MR MORGAN: Yes, that is correct.

MR MPOFO: Now, at the time of your arrest or at least subsequent thereto, you were represented by a firm of Attorneys of which I was a member, is that correct?

MR MORGAN: Yes, that is correct.

MR MPOFO: I visited you in the prison, is that correct?

MR MORGAN: Yes, that is correct.

MR MPOFO: Before such visits that took place at the prison, did you know who I was?

MR MORGAN: No, I did not know who you were.

MR MPOFO: Did you see me anywhere before?

MR MORGAN: No. I saw you the day when I was coming to you to fetch the car.

MR MPOFO: I can't recall that, but that must be subsequent. The point I am making is that before you were arrested, did you ever meet me before?

MR MORGAN: Yes. I saw you at Mrs Mandela's house.

MR MPOFO: Is that before or after your arrest Mr Morgan? If I put to you it was after the arrest, is it possible that it was after your arrest?

MR MORGAN: Yes.

MR MPOFO: While you were in detention you were visited by myself and Ms Satwell from the firm of Attorneys and members of your family, is that correct?

MR MORGAN: Yes, that is correct.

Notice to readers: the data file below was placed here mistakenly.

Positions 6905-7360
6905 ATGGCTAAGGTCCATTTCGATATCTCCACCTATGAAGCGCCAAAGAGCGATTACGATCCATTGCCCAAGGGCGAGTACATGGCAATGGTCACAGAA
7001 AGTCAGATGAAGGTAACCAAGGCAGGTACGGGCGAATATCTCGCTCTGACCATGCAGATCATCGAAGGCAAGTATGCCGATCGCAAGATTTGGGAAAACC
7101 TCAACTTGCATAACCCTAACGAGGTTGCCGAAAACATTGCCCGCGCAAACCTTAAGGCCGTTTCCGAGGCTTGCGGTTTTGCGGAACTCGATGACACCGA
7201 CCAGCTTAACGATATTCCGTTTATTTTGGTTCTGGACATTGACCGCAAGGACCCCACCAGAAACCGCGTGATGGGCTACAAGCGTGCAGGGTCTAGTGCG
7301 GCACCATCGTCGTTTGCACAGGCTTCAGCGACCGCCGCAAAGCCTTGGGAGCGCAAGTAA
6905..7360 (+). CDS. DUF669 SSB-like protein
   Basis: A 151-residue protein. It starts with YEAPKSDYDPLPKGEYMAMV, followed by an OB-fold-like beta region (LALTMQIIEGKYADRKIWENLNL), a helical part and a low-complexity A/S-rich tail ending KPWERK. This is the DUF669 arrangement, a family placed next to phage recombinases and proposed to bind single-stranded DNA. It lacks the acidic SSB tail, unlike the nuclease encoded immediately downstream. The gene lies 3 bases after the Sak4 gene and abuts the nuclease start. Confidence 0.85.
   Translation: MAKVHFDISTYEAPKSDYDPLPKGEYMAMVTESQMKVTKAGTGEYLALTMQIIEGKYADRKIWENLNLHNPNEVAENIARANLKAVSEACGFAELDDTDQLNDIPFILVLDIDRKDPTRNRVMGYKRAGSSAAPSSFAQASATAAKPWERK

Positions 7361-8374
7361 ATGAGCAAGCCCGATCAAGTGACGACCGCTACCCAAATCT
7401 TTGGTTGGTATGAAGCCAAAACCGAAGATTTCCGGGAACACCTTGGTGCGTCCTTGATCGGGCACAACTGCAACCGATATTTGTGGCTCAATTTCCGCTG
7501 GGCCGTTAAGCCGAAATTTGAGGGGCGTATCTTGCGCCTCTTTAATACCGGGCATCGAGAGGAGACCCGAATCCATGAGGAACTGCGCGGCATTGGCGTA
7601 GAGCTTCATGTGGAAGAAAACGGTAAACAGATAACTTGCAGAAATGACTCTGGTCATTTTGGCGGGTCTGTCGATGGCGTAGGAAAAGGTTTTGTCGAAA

MR MPOFO: And Mrs Mandela herself never visited you while you were in jail, is that correct?

MR MORGAN: She used to visit Richards and not me, not me.

MR MPOFO: I have used only three minutes, I hope I have earned my two minutes.

CHAIRPERSON: You said you were going to explain.

MR MPOFO: Yes, Chairperson, the real purpose of my representation is that the TRC structures kindly informed me although I was already aware, that some of the people who are going to testify here have made certain allegations concerning myself. Some of the allegations I am not really concerned with, except for one and that one really revolves around a suggestion of unprofessional conduct in the sense that one of the persons suggested that I - I think the word used was concocted, an alibi.

Most of this is contained in the book by Katiza Cebekhulu which I will attempt to show in due course should really be entitled a journey of lies, because that is what it contains. Thank you.

CHAIRPERSON: Ms (indistinct)?

??: Thank you Mr Chair. Mr Morgan, I've just got three questions for you. The first one is that you said in your evidence that on the fourth day you saw Stompie Sepei in the backroom of Mrs Mandela's house, is that correct?